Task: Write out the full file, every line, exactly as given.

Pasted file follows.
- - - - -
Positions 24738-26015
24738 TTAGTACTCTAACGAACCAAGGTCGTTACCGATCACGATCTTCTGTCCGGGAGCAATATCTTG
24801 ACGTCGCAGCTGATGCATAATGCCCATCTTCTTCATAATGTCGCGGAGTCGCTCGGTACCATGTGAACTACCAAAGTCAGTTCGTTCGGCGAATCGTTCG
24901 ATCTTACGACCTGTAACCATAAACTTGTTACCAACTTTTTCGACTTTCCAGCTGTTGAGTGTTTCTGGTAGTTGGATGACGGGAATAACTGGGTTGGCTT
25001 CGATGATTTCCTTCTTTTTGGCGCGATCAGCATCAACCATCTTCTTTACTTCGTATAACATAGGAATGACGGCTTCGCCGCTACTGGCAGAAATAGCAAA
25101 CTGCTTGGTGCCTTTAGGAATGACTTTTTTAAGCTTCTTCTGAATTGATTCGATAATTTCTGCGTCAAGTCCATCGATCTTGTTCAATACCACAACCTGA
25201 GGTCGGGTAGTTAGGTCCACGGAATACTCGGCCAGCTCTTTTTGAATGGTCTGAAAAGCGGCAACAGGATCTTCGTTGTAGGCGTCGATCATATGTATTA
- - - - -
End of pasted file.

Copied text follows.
Positions 24738-26015
24738 TTAGTACTCTAACGAACCAAGGTCGTTACCGATCACGATCTTCTGTCCGGGAGCAATATCTTG
24801 ACGTCGCAGCTGATGCATAATGCCCATCTTCTTCATAATGTCGCGGAGTCGCTCGGTACCATGTGAACTACCAAAGTCAGTTCGTTCGGCGAATCGTTCG
24901 ATCTTACGACCTGTAACCATAAACTTGTTACCAACTTTTTCGACTTTCCAGCTGTTGAGTGTTTCTGGTAGTTGGATGACGGGAATAACTGGGTTGGCTT
25001 CGATGATTTCCTTCTTTTTGGCGCGATCAGCATCAACCATCTTCTTTACTTCGTATAACATAGGAATGACGGCTTCGCCGCTACTGGCAGAAATAGCAAA
25101 CTGCTTGGTGCCTTTAGGAATGACTTTTTTAAGCTTCTTCTGAATTGATTCGATAATTTCTGCGTCAAGTCCATCGATCTTGTTCAATACCACAACCTGA
25201 GGTCGGGTAGTTAGGTCCACGGAATACTCGGCCAGCTCTTTTTGAATGGTCTGAAAAGCGGCAACAGGATCTTCGTTGTAGGCGTCGATCATATGTATTA